The path of an inventor is not an easy one. From his first invention in the 1970s (it was the Ballbarrow — a wheelbarrow with a ball) to his latest “baby”, the Supersonic hair dryer, Sir James Dyson has forged his own way.
If you want to follow in his footsteps, be warned — its not for everyone. We sat down for a chat with the man who sees failure, obstacles and complaints as positives.
“It’s such fun,” he says, matter-of-factly. “Developing new technology and designing new products, I’ve been doing it for the last 40 years — and that’s what I do.”
You’d be forgiven for assuming that someone sitting on a fortune of over £3.4 billion from a lifetime of hard work might take a step back, but James Dyson is still completely hands on when it comes to product development.
“I spend my days with the engineers, looking at new technology, developing new technology, engineering and designing products,” he enthuses. “It’s just great fun.”
Working on something new and exciting is one thing, but working on the same product (like the Supersonic) for years on end must take the shine off that fun. But Sir James has an interesting — and highly productive — way of staying motivated.
“Trying to make it work, for a start,” he laughs. “That’s a pretty good motivation. Solving all the problems. Because things never work first time.”
“In fact you’ll often develop thousands of prototypes before you get things to work.”
For Dyson, failure isn’t a setback. It’s a driving force.
“I just find failure really rather interesting. I overcome it. I solve problems. That’s what being an engineer is all about.”
Continuing his rather unconventional methods, something might bother the rest of us — complaints — serve as an unlikely source of inspiration for Sir James.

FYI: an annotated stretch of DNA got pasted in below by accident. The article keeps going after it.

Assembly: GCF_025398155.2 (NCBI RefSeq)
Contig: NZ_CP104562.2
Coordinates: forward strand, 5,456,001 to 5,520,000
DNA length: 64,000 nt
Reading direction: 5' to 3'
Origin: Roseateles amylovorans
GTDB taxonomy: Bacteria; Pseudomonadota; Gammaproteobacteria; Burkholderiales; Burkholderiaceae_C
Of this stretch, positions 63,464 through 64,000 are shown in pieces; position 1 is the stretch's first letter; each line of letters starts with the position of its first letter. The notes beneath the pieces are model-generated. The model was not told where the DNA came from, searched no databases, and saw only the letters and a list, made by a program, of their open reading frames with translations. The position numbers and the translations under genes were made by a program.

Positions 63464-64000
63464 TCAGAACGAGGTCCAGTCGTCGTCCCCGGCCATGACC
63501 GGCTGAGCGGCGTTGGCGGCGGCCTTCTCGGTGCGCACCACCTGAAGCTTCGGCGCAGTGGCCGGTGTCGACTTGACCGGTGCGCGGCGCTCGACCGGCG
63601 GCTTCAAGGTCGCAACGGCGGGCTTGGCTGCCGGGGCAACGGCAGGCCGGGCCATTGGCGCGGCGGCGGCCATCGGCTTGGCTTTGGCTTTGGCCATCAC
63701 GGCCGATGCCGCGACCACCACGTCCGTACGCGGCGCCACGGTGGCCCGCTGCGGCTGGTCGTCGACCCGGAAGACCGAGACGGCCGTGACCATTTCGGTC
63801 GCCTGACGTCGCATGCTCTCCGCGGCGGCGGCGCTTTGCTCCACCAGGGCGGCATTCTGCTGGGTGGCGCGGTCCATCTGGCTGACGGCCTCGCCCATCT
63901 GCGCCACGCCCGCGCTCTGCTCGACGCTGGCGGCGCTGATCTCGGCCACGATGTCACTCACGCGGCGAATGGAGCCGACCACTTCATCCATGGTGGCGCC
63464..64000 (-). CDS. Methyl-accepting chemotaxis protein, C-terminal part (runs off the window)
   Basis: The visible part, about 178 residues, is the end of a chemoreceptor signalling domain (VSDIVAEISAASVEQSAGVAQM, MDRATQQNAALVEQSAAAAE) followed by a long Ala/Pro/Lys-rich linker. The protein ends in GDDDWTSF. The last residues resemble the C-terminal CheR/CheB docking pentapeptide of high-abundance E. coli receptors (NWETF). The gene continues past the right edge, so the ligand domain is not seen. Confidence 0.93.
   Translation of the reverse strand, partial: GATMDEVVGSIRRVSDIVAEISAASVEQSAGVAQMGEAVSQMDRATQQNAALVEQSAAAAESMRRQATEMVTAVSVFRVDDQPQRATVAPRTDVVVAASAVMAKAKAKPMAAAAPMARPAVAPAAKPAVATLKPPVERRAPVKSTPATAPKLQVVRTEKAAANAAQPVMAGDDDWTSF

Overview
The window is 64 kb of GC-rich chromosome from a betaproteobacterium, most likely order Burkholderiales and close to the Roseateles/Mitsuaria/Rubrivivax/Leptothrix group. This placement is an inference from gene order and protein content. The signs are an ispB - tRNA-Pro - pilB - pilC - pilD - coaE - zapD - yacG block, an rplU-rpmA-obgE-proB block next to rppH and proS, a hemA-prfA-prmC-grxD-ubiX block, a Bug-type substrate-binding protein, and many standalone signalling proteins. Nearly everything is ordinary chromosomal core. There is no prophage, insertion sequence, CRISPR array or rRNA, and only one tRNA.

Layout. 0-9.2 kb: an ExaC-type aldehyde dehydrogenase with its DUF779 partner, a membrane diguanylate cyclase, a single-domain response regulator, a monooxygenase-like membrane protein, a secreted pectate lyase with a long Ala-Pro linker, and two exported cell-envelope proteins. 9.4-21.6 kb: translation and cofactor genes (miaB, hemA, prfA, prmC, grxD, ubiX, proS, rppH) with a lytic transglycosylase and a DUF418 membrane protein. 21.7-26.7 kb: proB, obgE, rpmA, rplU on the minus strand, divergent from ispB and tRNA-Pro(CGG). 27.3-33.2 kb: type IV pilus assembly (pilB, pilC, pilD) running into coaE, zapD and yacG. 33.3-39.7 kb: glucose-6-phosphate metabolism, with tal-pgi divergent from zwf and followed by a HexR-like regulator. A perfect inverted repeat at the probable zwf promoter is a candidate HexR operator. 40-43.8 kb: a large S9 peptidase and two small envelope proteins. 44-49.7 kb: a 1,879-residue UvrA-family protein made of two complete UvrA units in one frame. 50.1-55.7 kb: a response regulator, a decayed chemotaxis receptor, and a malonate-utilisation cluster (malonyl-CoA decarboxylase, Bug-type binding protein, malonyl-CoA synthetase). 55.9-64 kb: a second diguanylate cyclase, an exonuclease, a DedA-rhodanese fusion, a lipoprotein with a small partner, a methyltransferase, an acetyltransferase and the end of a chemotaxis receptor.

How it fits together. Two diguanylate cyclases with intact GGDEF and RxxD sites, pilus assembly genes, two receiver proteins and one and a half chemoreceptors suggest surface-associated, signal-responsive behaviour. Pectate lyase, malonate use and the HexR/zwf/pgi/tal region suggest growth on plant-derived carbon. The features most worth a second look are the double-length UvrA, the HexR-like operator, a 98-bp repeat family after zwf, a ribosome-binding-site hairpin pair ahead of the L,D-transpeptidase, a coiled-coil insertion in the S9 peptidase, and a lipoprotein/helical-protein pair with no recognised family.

“We all see problems in things, and complain about things,” he muses. “That’s inspirational.”
It’s like the old saying — small minds talk about people, average minds talk about events — but great minds talk about ideas. Now imagine combining a great mind, with the patience and perspective of someone who can be inspired by what the small and average minds are discussing.
“When someone complains about something or you notice a complaint, that’s an opportunity to develop a new product or to develop a new piece of technology. That’s often how it starts.”
Getting started is step one, but keeping on going is the rest of it, forever. And Sir James Dyson has the advice budding inventors need to hear.
“You need a lot of determination. You must never give up — that’s the most important thing. You must patent your product. And you must get used to failure. No,” he pauses, correcting himself. “You must thrive on failure.”
Rae Johnston travelled to Tokyo as a guest of Dyson.
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